Welcome to my blog. I want the Josh Willingham cards. All of them.

Thursday, April 28, 2016

Who will carry on your cardboard legacy?

Let's get a little heavy this evening.  I recently lost a good friend at work and as it usually does when someone passes from this world it gets some thought going.  A few times before I have thought about the topic of what becomes of our stuff after we are gone.  Many of us are lucky enough to have this answer already deep in the pocket.  The best thing would be to have a child, a sibling, a parent or even a close friend who will treasure your cardboard once you no longer can but... How many of us are in the realm of not knowing whom would carry on your quests?  I find myself in that boat and it makes me think.  Obviously, once we are gone it will be of no consequence when we check out but I'd like to know that someone enjoys my labor of love after that day comes...hopefully a long time from now. 

My friend was also a collector of sorts but he didn't dabble in cardboard.  He was a rabid hockey fan and had quite a bit of cool hockey memorabilia.  His son shared the fandom of hockey and hopefully he will keep these pieces of his dad and treasure them.  He was a good man and I will miss him- RIP Kelly.

So what are your thoughts?  Ever thought on this topic?

10 comments:

  1. Definitely. My wife and I don't have any plans to pop out kids, so my collection will be up to her (most likely) to sell when I check out. It's a bummer to think about. I'm hoping maybe her brother will crank out a kid who's into baseball, and I'll be the cool uncle and hook the tyke up with my cards n' crap when I start knock, knock, knocking on heaven's door.

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  2. I, too, have thought about this from time-to-time. No kids for me either, and only one niece to speak of right now. My wife has asked on two separate occasions about my collection and what she's supposed to do with it when I'm gone. I have a baseball friend in town, and he's a true fanatic, but only dabbles in cardboard. Plus, he's ten years my senior. He's my best option.
    Honestly, if I came down with a fatal disease I would probably send most of my collection to Dimebox Nick. My sister would get my Sandberg collection, because of the ties to our childhood and my wife would get my VOGELMONSTER collection. Nick is a younger Cubs fan and I feel he truly appreciates cardboard in ways many of us never take the time to do. I think my collection would be in good hands with him.

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  3. I wrote about this topic on the blog quite awhile ago. There's no one in the family until grandkids come along, although my nephew is a potential candidate.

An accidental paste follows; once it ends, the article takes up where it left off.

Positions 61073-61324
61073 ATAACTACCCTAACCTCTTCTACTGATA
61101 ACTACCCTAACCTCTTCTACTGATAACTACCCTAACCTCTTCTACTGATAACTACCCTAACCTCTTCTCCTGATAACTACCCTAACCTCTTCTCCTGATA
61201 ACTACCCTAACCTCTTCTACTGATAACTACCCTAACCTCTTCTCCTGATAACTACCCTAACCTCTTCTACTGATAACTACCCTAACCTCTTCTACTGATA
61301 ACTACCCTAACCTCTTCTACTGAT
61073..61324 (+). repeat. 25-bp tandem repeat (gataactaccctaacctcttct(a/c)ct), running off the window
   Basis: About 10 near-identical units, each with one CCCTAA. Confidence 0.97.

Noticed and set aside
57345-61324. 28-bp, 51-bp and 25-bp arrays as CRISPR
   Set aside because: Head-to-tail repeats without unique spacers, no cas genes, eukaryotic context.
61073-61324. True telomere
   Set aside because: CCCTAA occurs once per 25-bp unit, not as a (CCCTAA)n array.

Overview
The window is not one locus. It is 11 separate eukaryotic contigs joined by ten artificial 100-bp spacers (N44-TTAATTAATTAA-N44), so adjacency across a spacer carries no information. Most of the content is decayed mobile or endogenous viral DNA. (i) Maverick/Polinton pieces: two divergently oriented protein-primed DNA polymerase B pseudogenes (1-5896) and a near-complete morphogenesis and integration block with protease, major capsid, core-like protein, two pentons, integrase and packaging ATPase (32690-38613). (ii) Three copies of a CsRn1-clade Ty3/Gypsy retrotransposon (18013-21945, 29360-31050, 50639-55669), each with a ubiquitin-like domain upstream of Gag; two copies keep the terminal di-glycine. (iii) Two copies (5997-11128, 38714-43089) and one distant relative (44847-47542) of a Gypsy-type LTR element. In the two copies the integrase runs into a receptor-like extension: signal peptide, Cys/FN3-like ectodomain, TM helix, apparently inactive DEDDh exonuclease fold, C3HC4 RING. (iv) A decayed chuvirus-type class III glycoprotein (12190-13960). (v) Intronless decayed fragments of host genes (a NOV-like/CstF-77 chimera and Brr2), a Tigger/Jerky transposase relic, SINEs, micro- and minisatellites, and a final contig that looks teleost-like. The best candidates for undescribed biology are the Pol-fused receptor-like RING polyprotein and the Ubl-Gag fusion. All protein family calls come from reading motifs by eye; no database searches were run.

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  4. Condolences on the loss of your friend. As for my collection.... my eldest daughter would be the caretaker of the cardboard until she nears her retirement and then sell them and split the proceeds with her sibling.

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    1. Unless of course there is a grandchild one day who is interested.

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  5. I've thought about it from time to time. No kids, closest thing to that is a nephew two nephews actually one is my brother's step-son I don't think either are into collecting much of anything except maybe music, DVDs and video games. Anyway they are into other stuff than I am and sports wise they prefer different teams if any. I have older siblings and my newphew(s). I am single w/no kids. I should make my nephew (the one by blood) executor. As for my cardboard collection and other collections I have I should make some specific wishes for those.

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  6. As my collection continues to grow I think about this more and more. Hopefully my daughter will take it and keep it in the family. I don't want her going on future Pawn Stars (Alien Pawn Stars!) selling everything for pennies on the dollar.

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  7. I already have it in my will that they are to go to my son. I've been thinking about labeling different boxes and binders with colored stickers. It would be to help my wife. Like keep the "red ones" but sell everything else. Maybe extreme but I know it would help. In December we lost a 32-year-old member of my family (and I'm 32 now), so it woke me up a bit seeing first hand how tough it is to clean things out and figure out what to do with possessions without any direction.

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    1. Also, I'm sorry to hear about the loss of your friend.

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  8. Sorry to hear about the loss of your friend. I'm reached that age in my life when older relatives have started to go as well as a few friends and colleagues. And it can take a toll on the heart.

    As for your question... five years ago... I would have said my nephew. But he's currently into sports and girls. If I were to go today, my Sharks stuff would go to my best friend since her and her mom are two of the biggest Sharks fans I know. Everything else would go to my brother who would probably just throw most of it on eBay. Hopefully my family will remember to have my 56 Robinson and 83 Gwynn cremated with me.

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